However, a number of the most oft-quoted studies, such as Miletski, were not published in peer-reviewed journals.There have been several significant modern books, from Masters (1962) to Beetz (2002); "The phenomenon of sexual contact with animals is starting to lose its taboo: it is appearing more often in scholarly publications, and the public are being confronted with it, too.[...] Sexual contact with animals – in the form of bestiality or zoophilia – needs to be discussed more openly and investigated in more detail by scholars working in disciplines such as animal ethics, animal behavior, anthrozoology, psychology, mental health, sociology, and the law." More recently, research has engaged three further directions – the speculation that at least some animals seem to enjoy a zoophilic relationship assuming sadism is not present, and can form an affectionate bond.Confusing the matter yet further, writing in 1962, Masters used the term bestialist specifically in his discussion of zoosadism.Stephanie La Farge, an assistant professor of psychiatry at the New Jersey Medical School, and Director of Counseling at the ASPCA, writes that two groups can be distinguished: bestialists, who rape or abuse animals, and zoophiles, who form an emotional and sexual attachment to animals. Williams and Martin Weinberg studied self-defined zoophiles via the internet and reported them as understanding the term zoophilia to involve concern for the animal's welfare, pleasure, and consent, as distinct from the self-labelled zoophiles' concept of "bestialists", whom the zoophiles in their study defined as focused on their own gratification.The nature of animal minds, animal mental processes and structures, and animal self-awareness, perception, emotion in animals, and "map of the world", are studied within animal cognition and also explored within various specialized branches of neuroscience such as neuroethology.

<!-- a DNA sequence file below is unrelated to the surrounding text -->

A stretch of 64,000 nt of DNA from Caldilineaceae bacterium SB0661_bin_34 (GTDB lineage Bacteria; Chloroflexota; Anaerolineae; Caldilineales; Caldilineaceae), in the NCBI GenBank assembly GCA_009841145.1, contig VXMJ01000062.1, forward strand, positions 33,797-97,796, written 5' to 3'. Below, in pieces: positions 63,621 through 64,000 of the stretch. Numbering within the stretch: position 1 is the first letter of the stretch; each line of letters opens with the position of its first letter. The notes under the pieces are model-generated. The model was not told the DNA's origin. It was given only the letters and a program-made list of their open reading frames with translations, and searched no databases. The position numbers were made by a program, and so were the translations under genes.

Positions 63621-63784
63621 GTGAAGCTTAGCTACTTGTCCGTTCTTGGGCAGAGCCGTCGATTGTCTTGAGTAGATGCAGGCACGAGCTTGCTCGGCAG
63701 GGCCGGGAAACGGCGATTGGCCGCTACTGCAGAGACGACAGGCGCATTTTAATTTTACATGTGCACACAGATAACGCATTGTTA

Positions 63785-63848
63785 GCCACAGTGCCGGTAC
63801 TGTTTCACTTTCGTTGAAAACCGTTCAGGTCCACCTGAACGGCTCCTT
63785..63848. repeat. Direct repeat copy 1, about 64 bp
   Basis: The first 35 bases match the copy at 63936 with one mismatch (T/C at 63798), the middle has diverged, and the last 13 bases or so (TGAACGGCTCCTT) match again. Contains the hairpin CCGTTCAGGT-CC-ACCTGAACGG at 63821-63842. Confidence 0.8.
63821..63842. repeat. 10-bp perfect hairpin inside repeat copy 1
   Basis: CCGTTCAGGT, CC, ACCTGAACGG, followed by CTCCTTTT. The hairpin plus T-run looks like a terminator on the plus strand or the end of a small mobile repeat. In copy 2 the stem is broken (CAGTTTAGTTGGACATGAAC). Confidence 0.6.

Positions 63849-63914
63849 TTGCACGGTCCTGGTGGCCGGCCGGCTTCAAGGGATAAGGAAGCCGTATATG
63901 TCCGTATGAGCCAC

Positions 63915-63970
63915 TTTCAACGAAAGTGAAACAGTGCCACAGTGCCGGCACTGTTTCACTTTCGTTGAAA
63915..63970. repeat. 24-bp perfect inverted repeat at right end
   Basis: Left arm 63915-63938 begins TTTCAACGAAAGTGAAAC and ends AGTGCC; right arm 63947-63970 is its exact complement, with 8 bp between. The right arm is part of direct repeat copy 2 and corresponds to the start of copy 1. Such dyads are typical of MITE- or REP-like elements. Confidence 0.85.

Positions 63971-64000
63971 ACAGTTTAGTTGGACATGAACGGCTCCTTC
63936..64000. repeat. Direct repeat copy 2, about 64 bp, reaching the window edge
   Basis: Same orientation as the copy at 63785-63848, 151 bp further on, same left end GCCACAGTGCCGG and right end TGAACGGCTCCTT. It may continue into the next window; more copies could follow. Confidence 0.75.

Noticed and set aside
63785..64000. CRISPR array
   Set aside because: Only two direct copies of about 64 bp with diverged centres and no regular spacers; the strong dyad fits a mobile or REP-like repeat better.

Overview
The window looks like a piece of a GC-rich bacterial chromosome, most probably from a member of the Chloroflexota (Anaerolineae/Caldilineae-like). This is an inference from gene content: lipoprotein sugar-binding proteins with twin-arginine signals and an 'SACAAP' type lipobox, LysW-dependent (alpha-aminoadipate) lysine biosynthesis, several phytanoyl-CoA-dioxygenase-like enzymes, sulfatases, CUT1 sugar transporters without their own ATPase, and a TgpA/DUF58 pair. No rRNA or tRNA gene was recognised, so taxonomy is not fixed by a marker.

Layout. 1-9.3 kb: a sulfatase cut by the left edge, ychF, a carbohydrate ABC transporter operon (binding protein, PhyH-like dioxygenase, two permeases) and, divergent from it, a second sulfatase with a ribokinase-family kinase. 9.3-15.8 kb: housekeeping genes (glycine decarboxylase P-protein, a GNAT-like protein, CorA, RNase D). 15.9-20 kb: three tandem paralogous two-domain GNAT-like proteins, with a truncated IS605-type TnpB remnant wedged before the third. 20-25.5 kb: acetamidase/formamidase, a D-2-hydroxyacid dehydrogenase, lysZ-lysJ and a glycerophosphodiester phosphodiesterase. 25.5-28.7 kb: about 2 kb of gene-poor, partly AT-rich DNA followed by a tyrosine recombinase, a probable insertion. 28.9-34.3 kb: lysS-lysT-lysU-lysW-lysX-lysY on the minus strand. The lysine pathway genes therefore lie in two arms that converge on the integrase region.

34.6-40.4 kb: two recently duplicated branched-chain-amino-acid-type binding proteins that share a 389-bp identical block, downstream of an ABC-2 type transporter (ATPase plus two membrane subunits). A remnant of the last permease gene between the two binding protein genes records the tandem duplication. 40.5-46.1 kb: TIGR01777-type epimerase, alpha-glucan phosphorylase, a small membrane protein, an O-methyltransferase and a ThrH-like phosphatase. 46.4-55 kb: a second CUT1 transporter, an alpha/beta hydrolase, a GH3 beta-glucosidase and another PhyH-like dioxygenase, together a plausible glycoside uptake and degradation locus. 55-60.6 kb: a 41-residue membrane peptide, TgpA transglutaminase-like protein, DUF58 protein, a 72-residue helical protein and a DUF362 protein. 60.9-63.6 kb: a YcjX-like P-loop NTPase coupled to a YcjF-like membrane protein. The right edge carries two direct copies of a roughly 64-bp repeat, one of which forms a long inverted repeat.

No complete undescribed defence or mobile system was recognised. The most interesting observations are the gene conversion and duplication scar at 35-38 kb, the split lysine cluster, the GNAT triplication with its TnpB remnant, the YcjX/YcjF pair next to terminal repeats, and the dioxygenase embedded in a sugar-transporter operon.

A frequent interest in and sexual excitement at watching animals mate is cited as an indicator of latent zoophilia by Massen (1994).
Similar findings are also reported by Kinsey (cited by Masters), and others earlier in history.
Miletski (1999) notes that information on sex with animals on the internet is often very emphatic as to what the zoophile believes gives pleasure and how to identify what is perceived as consent beforehand.
Williams and Weinberg also quoted a British newspaper saying that zoophilia is a term used by "apologists" for bestiality.
The Kinsey reports rated the percentage of people who had sexual interaction with animals at some point in their lives as 8% for men and 3.6% for women, and claimed it was 40–50% in people living near farms, but some later writers dispute the figures, because the study lacked a random sample in that it included a disproportionate number of prisoners, causing sampling bias.